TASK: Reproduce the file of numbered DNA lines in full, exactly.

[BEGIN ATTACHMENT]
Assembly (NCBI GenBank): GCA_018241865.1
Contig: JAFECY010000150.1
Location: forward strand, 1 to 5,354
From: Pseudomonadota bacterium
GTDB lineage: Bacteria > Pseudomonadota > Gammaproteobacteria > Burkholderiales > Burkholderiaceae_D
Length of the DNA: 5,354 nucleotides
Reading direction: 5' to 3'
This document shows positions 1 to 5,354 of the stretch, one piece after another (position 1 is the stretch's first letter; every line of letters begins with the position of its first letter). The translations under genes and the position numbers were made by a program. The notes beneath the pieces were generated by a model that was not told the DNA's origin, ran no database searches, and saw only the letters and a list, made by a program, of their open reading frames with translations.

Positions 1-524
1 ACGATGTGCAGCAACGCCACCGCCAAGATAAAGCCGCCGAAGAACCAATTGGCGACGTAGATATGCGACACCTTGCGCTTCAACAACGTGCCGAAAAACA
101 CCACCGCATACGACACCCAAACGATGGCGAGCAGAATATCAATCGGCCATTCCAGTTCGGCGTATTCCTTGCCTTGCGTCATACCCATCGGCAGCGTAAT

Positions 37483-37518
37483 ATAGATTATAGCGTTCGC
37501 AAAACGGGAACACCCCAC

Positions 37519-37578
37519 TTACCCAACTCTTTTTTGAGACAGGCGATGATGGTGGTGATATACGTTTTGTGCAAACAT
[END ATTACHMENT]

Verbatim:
Assembly (NCBI GenBank): GCA_018241865.1
Contig: JAFECY010000150.1
Location: forward strand, 1 to 5,354
From: Pseudomonadota bacterium
GTDB lineage: Bacteria > Pseudomonadota > Gammaproteobacteria > Burkholderiales > Burkholderiaceae_D
Length of the DNA: 5,354 nucleotides
Reading direction: 5' to 3'
This document shows positions 1 to 5,354 of the stretch, one piece after another (position 1 is the stretch's first letter; every line of letters begins with the position of its first letter). The translations under genes and the position numbers were made by a program. The notes beneath the pieces were generated by a model that was not told the DNA's origin, ran no database searches, and saw only the letters and a list, made by a program, of their open reading frames with translations.

Positions 1-524
1 ACGATGTGCAGCAACGCCACCGCCAAGATAAAGCCGCCGAAGAACCAATTGGCGACGTAGATATGCGACACCTTGCGCTTCAACAACGTGCCGAAAAACA
101 CCACCGCATACGACACCCAAACGATGGCGAGCAGAATATCAATCGGCCATTCCAGTTCGGCGTATTCCTTGCCTTGCGTCATACCCATCGGCAGCGTAAT

Positions 37483-37518
37483 ATAGATTATAGCGTTCGC
37501 AAAACGGGAACACCCCAC

Positions 37519-37578
37519 TTACCCAACTCTTTTTTGAGACAGGCGATGATGGTGGTGATATACGTTTTGTGCAAACAT